PiliPinas Debates 2016 logo (courtesy ABS-CBN)

DAGUPAN CITY, PANGASINAN–For one last day, all roads in the 2016 race for Malacañang will converge here.

At a basketball-court-sized covered quadrangle in the center of the Phinma University of Pangasinan, lights, columns, speakers and streamers have risen over the stage that will bring together Jejomar Binay, Miriam Defensor-Santiago, Rodrigo Duterte, Grace Poe and Mar Roxas for a final appeal to voters.

ABS-CBN technicians and set assembly crews were the first at the campus early Thursday, selecting and securing spots for their set-ups in Sunday’s big event.

Students at the U-Pang continued on with their classes, occasionally sneaking glances at the court and casually passing through the piles of equipment as if no hauling was going on.

Venue of the PiliPinas 2016 Town Hall debate (Shot by Anjo Bagaoisan)

The venue. (Shot by Anjo Bagaoisan)

Still absent are the touches of politics that will pervade this area during the weekend. No colors, posters or supporters.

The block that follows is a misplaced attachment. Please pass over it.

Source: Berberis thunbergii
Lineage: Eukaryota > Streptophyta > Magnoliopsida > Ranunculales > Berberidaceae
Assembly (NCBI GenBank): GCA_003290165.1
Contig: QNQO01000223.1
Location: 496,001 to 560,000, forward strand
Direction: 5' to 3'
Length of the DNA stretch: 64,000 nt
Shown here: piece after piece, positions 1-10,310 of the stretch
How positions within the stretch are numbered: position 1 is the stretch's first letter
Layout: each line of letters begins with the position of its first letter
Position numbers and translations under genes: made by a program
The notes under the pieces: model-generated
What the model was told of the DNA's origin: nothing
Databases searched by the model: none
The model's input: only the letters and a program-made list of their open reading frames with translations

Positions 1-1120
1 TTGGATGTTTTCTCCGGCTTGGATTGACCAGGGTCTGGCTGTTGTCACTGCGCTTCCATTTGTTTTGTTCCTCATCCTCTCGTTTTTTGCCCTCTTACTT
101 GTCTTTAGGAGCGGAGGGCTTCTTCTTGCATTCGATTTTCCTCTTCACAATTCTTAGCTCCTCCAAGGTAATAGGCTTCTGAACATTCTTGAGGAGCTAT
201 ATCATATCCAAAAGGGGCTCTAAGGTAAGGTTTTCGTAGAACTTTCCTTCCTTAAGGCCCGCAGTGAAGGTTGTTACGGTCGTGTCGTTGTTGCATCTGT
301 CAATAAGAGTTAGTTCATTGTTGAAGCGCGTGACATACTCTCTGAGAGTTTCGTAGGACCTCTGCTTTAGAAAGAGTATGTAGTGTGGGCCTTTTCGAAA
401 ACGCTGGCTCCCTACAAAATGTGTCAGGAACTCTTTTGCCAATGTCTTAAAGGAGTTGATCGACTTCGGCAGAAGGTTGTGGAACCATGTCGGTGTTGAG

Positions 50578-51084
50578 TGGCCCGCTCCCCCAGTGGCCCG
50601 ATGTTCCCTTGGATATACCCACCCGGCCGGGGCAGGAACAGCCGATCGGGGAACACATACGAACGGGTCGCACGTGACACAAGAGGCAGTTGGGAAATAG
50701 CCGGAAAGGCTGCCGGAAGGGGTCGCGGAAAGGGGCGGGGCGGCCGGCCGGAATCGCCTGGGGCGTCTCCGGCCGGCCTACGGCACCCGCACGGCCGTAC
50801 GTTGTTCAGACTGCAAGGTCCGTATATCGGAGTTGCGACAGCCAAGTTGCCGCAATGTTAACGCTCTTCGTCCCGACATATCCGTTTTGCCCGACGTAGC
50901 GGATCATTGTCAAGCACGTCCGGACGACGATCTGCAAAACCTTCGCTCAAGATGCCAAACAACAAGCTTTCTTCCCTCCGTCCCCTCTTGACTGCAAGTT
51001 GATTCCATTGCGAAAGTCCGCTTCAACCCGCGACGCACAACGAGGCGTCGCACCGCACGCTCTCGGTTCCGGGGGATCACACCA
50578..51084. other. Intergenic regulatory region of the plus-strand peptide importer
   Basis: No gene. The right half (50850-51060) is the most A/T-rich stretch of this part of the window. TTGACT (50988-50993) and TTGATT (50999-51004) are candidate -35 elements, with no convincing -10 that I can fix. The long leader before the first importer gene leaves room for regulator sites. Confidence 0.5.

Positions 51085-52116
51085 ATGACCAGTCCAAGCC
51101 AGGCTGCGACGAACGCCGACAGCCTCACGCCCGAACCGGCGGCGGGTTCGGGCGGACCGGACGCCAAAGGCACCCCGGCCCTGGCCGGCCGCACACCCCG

But the school residents know all eyes will be on their school when all these arrive, more so the objects of all this support.

At a stairway, one student watches snippets of the last Comelec-sponsored debate on his phone. A duo of communication majors go around the school’s food court asking people they could interview their expectations on how the presidential candidates will perform.

Much indeed hangs on the April 24 debate hosted by ABS-CBN and the Manila Bulletin.

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‘A newsman’s newsman’: Colleagues pay tribute to Rod T. Reyes

By Andrew Jonathan S. Bagaoisan

Former ABS-CBN News chief Rod T. Reyes (Grab from TV Patrol)

Rod T. Reyes (Grab from TV Patrol)

Down-to-earth. Cool-headed. Simple. Soft-spoken. A coach. Role model. Inspiration. A newsman’s newsman.